US President-elect Joe Biden appears to be framing his foreign policy around three themes: re-engaging with America’s friends and allies, renewing US participation in international organisations and relying more heavily on nonmilitary instruments of power.
Considering the challenges posed by China and other countries, as well as transnational threats that range from pandemics to climate change, these are, in my view, the correct priorities. In each, it is necessary to reform, revitalise and restructure the American approach.
Our Nato allies, as well as Japan, South Korea and others, will welcome America’s reaffirmation of its security commitments and its switch to respectful dialogue. But the new administration ought to insist on our allies doing more on several fronts. President Trump’s pressure on them to spend more on defence was a continuation of a theme across multiple presidencies. That pressure must continue.
Turkey’s purchase of the Russian S-400 air defence system against repeated American warnings must have costs. nd Ankara must also be held to account for its actions in Libya, the eastern Mediterranean and Syria that contravene the interests of other Nato allies and complicate efforts to achieve peace.
The United States needs to take the lead in Nato, an “alliance of democracies,” to devise consequences for member states — such as Turkey, Hungary and, increasingly, Poland — that move toward (or have fully embraced) authoritarianism.
Biden’s embrace of the international organisations that Trump has spurned must be accompanied by an agenda for their improvement. Despite their many problems, these organisations serve useful purposes and can be effective conduits for American influence around the world.
Closer to home, as the new administration commits to far greater reliance on nonmilitary tools like conventional diplomacy, development assistance and public diplomacy to protect America’s interests and advance our objectives, it needs to recognise that those tools overall are in serious need of investment and updating. Our national security apparatus — designed in 1947 — needs to be restructured for the 21st century.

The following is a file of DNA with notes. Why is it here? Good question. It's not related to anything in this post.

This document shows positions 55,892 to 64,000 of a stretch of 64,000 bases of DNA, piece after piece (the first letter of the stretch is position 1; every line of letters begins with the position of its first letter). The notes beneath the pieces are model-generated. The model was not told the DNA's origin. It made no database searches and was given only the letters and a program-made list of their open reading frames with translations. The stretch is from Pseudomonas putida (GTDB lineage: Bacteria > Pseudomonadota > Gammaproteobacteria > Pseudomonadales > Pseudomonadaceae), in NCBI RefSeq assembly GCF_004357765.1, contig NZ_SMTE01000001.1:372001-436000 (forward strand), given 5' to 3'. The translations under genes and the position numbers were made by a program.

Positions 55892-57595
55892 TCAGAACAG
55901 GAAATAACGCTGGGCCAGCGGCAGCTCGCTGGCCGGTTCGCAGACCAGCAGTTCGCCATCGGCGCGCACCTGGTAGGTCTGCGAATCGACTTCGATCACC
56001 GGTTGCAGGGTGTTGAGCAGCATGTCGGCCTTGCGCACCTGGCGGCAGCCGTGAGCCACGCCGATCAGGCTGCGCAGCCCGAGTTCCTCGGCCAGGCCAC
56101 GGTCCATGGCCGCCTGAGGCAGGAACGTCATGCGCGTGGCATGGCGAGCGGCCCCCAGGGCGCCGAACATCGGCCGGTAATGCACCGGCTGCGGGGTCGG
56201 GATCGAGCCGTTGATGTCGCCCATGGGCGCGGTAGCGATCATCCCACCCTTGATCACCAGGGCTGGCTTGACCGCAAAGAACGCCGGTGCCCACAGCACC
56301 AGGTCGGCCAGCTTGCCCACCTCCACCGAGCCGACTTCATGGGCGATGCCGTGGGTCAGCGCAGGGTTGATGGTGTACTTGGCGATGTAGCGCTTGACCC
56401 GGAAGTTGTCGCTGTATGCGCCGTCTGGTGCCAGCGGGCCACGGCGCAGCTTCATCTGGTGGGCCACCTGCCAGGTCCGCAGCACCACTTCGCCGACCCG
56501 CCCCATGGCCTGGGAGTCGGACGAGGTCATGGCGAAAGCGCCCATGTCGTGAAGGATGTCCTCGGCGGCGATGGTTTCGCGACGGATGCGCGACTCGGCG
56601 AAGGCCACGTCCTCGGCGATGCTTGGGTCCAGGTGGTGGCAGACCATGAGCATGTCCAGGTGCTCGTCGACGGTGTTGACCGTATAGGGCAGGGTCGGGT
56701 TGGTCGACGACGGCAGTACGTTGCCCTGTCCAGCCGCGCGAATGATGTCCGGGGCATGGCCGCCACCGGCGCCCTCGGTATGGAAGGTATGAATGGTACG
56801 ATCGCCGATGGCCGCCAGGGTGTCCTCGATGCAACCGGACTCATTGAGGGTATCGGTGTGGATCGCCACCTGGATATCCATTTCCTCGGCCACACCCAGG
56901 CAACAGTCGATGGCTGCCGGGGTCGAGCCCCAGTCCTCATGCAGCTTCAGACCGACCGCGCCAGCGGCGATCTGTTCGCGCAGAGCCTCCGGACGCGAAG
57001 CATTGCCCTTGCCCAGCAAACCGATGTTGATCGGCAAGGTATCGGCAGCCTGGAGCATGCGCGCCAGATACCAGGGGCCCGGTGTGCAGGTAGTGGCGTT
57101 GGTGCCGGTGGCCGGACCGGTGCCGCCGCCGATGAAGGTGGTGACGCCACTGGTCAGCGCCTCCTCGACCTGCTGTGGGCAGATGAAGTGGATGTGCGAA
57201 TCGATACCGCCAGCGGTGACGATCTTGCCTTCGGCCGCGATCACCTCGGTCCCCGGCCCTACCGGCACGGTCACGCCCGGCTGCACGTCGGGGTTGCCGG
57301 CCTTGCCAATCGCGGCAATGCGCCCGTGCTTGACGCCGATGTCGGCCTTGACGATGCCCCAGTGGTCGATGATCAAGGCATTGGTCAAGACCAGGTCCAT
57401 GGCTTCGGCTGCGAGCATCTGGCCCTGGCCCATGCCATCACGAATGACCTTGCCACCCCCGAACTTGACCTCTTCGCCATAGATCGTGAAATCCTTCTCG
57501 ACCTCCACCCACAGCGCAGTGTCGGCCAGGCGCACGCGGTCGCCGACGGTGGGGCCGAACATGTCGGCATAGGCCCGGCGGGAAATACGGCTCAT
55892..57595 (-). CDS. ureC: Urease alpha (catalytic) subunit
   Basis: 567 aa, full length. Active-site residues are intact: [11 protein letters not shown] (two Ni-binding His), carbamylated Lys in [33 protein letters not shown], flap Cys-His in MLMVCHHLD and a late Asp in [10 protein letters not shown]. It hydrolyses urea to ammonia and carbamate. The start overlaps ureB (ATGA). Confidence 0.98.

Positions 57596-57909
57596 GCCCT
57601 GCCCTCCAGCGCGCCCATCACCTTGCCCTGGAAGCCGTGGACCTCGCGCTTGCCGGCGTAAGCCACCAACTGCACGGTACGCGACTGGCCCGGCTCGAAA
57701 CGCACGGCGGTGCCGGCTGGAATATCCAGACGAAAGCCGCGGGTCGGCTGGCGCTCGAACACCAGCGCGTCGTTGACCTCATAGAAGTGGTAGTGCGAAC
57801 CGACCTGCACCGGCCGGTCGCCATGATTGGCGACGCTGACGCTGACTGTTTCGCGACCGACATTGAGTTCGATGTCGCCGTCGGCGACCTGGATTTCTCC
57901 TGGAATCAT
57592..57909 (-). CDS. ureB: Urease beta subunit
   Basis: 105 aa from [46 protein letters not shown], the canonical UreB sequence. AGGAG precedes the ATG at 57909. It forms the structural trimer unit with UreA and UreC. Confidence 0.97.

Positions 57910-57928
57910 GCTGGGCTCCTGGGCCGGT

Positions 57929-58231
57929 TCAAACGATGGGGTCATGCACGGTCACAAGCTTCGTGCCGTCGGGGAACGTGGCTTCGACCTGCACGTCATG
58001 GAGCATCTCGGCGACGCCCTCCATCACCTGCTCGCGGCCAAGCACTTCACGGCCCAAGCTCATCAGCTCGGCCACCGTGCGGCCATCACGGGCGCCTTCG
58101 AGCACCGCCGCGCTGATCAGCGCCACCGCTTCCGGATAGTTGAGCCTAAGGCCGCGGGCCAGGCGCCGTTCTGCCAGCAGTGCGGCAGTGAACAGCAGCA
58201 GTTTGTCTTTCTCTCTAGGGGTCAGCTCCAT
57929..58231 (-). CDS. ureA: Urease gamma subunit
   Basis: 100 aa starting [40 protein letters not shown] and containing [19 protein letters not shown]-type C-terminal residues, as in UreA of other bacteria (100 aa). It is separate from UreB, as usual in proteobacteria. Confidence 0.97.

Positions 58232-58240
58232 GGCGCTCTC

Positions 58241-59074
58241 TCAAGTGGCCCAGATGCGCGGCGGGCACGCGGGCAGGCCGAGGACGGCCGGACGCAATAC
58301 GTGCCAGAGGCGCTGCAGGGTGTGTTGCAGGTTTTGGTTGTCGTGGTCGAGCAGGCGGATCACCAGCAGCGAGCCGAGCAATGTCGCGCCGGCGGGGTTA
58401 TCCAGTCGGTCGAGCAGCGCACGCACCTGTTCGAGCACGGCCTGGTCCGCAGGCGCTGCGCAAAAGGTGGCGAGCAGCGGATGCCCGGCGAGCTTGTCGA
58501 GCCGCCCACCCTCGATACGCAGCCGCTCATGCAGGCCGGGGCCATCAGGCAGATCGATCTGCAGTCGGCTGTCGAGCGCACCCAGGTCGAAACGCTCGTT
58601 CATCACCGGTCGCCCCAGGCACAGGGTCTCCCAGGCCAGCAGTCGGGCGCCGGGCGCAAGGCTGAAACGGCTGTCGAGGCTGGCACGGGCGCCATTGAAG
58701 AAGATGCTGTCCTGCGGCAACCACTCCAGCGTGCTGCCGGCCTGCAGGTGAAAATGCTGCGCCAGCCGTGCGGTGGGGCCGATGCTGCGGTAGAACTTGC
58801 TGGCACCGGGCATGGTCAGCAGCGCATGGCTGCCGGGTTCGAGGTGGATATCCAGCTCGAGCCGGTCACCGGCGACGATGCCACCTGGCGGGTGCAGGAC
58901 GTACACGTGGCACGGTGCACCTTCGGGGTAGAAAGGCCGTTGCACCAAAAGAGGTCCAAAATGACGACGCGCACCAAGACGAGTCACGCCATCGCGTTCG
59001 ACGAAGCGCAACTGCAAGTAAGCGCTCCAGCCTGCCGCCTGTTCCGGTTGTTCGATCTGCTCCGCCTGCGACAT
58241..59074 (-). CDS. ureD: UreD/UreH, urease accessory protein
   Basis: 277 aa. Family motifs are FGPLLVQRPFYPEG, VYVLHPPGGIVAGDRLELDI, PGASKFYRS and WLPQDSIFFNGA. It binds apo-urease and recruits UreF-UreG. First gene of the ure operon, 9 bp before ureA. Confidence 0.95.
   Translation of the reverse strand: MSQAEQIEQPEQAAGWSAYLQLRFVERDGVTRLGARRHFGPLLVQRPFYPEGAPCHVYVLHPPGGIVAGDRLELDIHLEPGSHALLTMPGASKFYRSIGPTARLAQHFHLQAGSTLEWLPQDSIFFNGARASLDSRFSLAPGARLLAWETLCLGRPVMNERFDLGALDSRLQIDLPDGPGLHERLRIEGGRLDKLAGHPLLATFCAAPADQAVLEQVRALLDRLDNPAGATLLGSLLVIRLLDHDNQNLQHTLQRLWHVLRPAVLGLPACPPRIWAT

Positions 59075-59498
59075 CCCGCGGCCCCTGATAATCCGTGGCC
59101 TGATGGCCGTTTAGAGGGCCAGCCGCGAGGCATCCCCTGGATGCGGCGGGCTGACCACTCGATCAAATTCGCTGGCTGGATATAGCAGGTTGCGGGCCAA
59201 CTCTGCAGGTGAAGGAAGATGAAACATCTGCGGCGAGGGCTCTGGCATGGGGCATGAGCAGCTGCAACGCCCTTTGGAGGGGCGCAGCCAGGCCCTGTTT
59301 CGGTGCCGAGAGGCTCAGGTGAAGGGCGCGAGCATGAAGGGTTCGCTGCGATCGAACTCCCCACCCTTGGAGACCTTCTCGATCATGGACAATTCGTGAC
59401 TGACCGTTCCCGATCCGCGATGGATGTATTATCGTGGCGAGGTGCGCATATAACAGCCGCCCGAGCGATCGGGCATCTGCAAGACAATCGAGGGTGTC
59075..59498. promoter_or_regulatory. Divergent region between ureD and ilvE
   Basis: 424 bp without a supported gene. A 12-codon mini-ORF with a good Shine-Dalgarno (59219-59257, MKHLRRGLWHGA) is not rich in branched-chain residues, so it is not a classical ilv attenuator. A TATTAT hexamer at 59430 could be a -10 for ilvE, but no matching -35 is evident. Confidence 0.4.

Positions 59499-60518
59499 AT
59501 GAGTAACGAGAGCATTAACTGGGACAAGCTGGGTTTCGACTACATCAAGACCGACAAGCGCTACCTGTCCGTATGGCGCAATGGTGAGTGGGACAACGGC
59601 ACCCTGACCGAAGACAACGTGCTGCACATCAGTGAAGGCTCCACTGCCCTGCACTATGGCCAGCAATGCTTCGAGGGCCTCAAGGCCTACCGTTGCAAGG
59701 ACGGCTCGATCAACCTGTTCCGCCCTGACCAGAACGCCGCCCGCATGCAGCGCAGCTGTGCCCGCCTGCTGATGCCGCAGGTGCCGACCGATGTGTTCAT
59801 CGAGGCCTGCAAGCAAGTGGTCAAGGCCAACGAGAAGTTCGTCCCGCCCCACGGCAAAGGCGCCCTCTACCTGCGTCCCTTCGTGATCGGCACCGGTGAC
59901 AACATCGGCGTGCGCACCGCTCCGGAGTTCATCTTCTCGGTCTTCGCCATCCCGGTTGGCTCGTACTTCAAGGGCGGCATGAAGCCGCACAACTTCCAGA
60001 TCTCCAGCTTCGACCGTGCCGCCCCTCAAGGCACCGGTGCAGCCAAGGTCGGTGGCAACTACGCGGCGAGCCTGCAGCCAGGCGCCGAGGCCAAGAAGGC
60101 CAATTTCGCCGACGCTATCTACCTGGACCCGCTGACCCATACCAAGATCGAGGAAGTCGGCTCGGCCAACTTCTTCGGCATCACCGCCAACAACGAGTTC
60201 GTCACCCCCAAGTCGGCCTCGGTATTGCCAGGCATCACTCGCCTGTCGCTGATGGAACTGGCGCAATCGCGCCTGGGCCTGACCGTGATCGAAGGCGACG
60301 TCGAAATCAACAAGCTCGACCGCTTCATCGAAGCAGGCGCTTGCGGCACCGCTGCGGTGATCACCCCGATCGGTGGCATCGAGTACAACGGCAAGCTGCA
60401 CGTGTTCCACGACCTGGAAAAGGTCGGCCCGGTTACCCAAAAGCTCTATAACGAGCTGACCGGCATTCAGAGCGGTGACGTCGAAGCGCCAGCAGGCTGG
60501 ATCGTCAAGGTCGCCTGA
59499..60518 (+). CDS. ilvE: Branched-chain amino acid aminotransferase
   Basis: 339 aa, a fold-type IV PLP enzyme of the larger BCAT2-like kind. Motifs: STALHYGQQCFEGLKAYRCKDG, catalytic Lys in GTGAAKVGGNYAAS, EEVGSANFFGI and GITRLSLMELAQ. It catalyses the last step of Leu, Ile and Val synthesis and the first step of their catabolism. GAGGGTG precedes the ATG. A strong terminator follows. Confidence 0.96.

The State Department, America’s principal nondefense instrument of power, is in dire need of reform, as many senior active and retired foreign service officers attest. In return for meaningful structural and cultural change, the State Department should get the significant additional resources it needs.
In recent years, our international economic tools have centred mainly on punitive measures, such as sanctions and tariffs. We need to be more creative in finding positive economic inducements to persuade other countries to act — or not act — in accordance with our interests.
No other country comes even close to the United States in providing humanitarian assistance after disasters, but nearly all other major assistance successes in recent years — such as George W. Bush’s President’s Emergency Plan for Aids Relief or the creation of the Millennium Challenge Corporation — were put in place outside the normal bureaucratic structure or processes.
We should look for ways to leverage the power of our private sector. American corporations can partner with the United States government in countries around the world that offer both sound investment prospects and opportunities to advance American interests.
The creation in 2018 of the US International Development Finance Corporation was a good start. President Barack Obama’s 2013 “Power Africa” initiative, which was passed unanimously by both houses of Congress and aimed to bring universal electricity access to sub-Saharan Africa, is an example of successful partnering between the private sector and the government.
Finally, America’s strategic communications — our ability to spread our message and influence governments and peoples — are pitifully inadequate and outdated.
In the early 2000s, President Hu Jintao of China committed some $7 billion to vastly expand China’s international media and influence capabilities. By way of contrast, in 1998, Congress abolished the US Information Agency; subsequently, “public diplomacy” was tucked into a corner of the State Department in an organisation that today doesn’t even report directly to the secretary of state.
There is no coordination of messaging across the government, and efforts to make better use of social media and other new technologies have been laggard and disjointed. Surely, the country that invented marketing, public relations and the internet can figure out how to recapture primacy in strategic communications.
Misgivings linger abroad about whether American re-engagement (and reliability) will last beyond this new administration — and about the new president’s views on the use of military power. That said, there is considerable relief among most of our allies that Biden has won the election.
This provides the new president with considerable leverage to revitalise and strengthen alliances and international institutions and to show at home that doing so advances American interests around the world and the well-being of our own citizens. This would be an enduring legacy for the Biden administration.
Robert M. Gates has served as the 22nd US Secretary of Defence (2006-2011)
The New York Times